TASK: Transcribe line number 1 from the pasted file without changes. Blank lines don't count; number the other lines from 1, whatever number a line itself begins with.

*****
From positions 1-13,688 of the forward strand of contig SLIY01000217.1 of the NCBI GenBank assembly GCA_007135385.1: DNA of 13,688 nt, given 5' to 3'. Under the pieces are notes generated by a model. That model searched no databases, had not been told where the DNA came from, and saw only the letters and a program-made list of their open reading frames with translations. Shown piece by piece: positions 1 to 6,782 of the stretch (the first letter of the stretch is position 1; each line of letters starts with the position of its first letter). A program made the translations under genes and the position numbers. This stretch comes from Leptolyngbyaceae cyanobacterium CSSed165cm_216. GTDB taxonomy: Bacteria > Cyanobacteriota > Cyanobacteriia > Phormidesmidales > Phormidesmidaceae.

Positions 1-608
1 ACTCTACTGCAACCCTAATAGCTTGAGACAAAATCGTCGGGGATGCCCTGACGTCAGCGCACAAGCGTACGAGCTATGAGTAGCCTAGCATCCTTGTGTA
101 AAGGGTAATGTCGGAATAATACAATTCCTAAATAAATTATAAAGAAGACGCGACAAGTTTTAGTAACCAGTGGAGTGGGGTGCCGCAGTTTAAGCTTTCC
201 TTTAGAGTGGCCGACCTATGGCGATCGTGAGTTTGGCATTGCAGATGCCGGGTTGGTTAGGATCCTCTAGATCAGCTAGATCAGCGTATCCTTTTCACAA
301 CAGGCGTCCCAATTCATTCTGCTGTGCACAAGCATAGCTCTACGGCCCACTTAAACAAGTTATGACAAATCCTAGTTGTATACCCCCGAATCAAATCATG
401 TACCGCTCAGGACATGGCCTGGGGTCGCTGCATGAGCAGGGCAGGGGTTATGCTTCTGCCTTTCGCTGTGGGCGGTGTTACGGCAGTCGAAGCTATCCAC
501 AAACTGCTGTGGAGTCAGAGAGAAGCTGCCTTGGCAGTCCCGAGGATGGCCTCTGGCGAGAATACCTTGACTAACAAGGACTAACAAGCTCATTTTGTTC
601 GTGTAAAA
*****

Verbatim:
From positions 1-13,688 of the forward strand of contig SLIY01000217.1 of the NCBI GenBank assembly GCA_007135385.1: DNA of 13,688 nt, given 5' to 3'. Under the pieces are notes generated by a model. That model searched no databases, had not been told where the DNA came from, and saw only the letters and a program-made list of their open reading frames with translations. Shown piece by piece: positions 1 to 6,782 of the stretch (the first letter of the stretch is position 1; each line of letters starts with the position of its first letter). A program made the translations under genes and the position numbers. This stretch comes from Leptolyngbyaceae cyanobacterium CSSed165cm_216. GTDB taxonomy: Bacteria > Cyanobacteriota > Cyanobacteriia > Phormidesmidales > Phormidesmidaceae.